Mike Rowbottom: A nation's obsession undermines Radcliffe's wonder year

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The Independent Online

Parenthood, as any parent will tell you, is one long sequence of questions. "Can I adjust to my new responsibilities? Can I meet the challenges which this life-changing experience will throw up? Can I mop up those challenges, or would I be better off using kitchen roll?"

Parenthood, as any parent will tell you, is one long sequence of questions. "Can I adjust to my new responsibilities? Can I meet the challenges which this life-changing experience will throw up? Can I mop up those challenges, or would I be better off using kitchen roll?"

And as the children grow older and more articulate, they are able to frame their own questions. "Can I go down to town now?" "Why not?" "Why are you trying to ruin my life?" Or, as a variant: "Can I go on the Internet now?" "Why not?" "Why do I always have to tidy up my room?" "Why are you trying to ruin my life?" Or, as another variant: "Why do I have to wear a coat when it's not even winter?" "Why do you have to be so sad?" "Why are you trying to ruin my life?"

There is a faintly weary, cyclical quality to all this. As the Thought For The Day in this paper had it in midweek: "Nothing has yet been said that's not been said before." Thus spake the Roman poet Terence. Not very original, I thought...

Recently I have found myself assailed by a new series of questions. The interrogation, typically, will occur as I am sitting in my front room attempting to perform some mildly challenging task such as finally getting to grips with my Inland Revenue letters or mastering the switch from Em7 to A without setting too many guitar strings buzzing. More likely the latter.

"Should I buy Michael Ballack?"

"How much for?"

"£11m."

"Yes."

An interlude will follow during which the only sounds are buzzing strings and my son's fingers on the computer keyboard.

"Should I buy Laurent Robert?"

"It's pronounced Lorron Robair."

"OK. OK. Should I buy Lorron Robair?"

"How much?"

"£5m."

"Yes."

Another gap. Then: "Should I play Gary Docherty up front?" "Gary Docherty is a defender." "No he's not, he's an attacker." "Gary Docherty is a central defender for Tottenham and Ireland. We saw him break his leg against Torquay and he was playing in defence. Remember?" "I know that, but it says that he's a midfielder- attacker." "Where?" "Look."

I stare over my son's shoulder at the football manager game which has recently filled his waking hours. He's right. Gary Docherty. Midfielder- attacker.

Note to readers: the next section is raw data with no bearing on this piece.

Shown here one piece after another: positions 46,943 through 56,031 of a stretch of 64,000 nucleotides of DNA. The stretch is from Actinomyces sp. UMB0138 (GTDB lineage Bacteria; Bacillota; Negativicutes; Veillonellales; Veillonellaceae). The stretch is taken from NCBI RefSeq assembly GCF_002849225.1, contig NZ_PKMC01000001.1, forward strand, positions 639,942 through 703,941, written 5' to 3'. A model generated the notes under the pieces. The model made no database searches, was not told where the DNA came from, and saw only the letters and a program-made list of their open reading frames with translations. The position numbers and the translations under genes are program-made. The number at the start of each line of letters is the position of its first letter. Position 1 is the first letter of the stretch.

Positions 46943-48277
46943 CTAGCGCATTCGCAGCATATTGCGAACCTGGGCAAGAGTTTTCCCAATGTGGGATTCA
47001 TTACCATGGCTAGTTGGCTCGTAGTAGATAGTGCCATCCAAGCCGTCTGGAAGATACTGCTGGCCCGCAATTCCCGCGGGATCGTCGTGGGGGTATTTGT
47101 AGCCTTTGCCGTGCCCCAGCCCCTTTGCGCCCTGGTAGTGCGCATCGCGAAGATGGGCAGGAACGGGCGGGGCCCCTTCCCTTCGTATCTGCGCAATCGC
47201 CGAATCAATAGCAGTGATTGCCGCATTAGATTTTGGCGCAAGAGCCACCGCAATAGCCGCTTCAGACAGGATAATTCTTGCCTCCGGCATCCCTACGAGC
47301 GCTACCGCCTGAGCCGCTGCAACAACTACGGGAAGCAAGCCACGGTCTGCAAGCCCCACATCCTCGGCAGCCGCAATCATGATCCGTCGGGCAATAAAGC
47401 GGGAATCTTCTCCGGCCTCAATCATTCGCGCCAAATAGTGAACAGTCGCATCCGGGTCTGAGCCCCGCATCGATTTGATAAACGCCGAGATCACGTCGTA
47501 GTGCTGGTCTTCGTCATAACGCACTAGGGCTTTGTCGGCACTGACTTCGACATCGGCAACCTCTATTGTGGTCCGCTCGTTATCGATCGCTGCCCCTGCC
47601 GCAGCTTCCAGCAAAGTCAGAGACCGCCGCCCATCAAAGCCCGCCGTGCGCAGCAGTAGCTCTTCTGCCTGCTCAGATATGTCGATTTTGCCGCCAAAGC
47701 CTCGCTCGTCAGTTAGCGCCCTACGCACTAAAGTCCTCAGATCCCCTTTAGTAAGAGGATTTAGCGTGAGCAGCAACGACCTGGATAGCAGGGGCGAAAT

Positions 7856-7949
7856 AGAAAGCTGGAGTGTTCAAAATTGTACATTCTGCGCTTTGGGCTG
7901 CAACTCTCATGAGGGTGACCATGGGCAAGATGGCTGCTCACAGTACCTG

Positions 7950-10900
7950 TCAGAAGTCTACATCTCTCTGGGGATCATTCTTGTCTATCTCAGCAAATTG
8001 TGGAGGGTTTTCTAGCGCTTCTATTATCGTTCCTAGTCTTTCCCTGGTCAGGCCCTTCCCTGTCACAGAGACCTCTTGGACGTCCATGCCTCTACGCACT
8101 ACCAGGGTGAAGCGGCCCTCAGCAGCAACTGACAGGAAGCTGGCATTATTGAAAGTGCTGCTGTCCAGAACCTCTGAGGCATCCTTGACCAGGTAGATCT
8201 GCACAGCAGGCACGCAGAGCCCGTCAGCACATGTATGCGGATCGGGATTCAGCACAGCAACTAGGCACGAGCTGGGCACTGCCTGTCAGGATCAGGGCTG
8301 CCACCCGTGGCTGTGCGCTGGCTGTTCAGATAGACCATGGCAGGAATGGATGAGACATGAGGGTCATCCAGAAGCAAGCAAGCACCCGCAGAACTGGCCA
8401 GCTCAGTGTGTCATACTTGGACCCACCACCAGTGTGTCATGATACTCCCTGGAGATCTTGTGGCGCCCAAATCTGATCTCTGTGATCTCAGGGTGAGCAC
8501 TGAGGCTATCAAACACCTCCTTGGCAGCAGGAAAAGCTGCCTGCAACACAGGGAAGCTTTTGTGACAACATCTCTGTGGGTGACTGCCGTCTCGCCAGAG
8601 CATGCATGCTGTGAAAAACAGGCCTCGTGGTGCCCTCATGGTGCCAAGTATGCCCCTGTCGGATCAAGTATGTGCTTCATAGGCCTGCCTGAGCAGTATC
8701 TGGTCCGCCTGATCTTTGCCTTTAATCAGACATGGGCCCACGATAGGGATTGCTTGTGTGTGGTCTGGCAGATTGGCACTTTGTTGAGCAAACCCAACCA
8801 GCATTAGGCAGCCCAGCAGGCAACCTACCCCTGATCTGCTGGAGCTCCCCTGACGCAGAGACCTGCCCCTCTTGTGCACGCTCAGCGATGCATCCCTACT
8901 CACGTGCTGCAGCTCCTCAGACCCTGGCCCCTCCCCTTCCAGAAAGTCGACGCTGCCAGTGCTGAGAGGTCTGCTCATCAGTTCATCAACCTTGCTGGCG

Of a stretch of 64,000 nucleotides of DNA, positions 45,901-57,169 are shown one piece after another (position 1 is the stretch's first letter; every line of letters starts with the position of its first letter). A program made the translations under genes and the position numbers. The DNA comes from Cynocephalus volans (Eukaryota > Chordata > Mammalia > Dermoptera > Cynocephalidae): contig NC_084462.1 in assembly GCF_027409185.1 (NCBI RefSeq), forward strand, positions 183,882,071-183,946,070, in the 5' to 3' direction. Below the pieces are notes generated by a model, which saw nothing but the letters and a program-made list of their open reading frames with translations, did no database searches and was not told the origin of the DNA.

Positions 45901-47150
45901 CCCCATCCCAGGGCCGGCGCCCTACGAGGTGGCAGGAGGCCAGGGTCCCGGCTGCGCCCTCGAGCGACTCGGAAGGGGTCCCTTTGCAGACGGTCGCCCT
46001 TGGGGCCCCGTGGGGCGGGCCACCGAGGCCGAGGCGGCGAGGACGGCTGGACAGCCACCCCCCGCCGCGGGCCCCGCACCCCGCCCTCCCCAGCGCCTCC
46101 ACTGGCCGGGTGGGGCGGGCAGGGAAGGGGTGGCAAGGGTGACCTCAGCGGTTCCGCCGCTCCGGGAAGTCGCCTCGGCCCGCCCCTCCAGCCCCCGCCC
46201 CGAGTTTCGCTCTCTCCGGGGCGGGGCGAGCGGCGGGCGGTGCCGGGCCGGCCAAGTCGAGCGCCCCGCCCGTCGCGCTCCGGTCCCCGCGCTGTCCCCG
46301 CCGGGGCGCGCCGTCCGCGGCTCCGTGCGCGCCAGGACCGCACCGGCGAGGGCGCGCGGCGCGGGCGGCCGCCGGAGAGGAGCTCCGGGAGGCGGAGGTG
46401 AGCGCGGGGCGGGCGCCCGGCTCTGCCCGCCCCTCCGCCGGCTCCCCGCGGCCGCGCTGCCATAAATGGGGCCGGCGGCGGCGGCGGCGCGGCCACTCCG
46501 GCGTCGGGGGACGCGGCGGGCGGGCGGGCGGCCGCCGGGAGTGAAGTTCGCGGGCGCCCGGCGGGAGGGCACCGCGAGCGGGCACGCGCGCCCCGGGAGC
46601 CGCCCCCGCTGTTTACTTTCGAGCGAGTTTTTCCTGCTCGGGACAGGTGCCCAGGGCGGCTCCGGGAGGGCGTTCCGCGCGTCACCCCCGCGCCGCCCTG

"I'd play him in midfield. Why didn't you buy Rivaldo anyway?"

"I scouted him. But he was too much money at the time. And anyway I was trying to sell players to raise funds."

A question is forming in my own mind at the moment. A question of sport, you could call it. And it is this. Why football?

Why, for instance, is my son not absorbed in playing Basketball Coach? "Dad – should I buy Dennis Rodman?" "How much?" "$20m."

The answer, obviously, is that football is our National Game, a fact that becomes apparent from the playground onwards and remains true no matter how grown up we become.

Don't get me wrong. I love the game. But if I find myself getting overloaded with it at times it's probably not a good sign.

Driving to an England press conference in Southampton the other day offered me an opportunity to track sporting items as they appeared on Radio 5 Live news bulletins throughout a morning. The previous day, in Chicago, Paula Radcliffe had taken apart the women's world best for a marathon time, knocking nearly two minutes off it in what was only the second 26.2mile race of her life.

As you might expect, the nice young woman from Bedford got an honourable mention for topping off a year of achievement that had already encompassed the retention of a world cross country title and gold medals in the Commonwealth Games and European Championships.

By mid-morning, however, the mentions for Radcliffe had tailed away, less than 24 hours after her achievement. No follow-ups. No nothing.

What we had instead was an item concerning Bruce Rioch, the former Millwall and Arsenal manager, who had let it be known that he was interested in filling the managerial role which had just become available at Ipswich Town. And here was the clinching bit – Bruce lived in Suffolk!

Quite a story, I think you'll agree. Especially in retrospect, now that Joe Royle has been appointed manager at Portman Road.

I'm to blame for my son's current football obsession, I suppose. At the end of the day, as Ron Atkinson would probably say, it was me that bought the cereal with the CD gift.

"My best midfielder is probably Julio Arca. He's Argentinian – he was signed after he played for the under-21 side. You know the Black Cats? That's Sunderland..." I've encouraged the boy too much, I fear. Oh well. It's done now.

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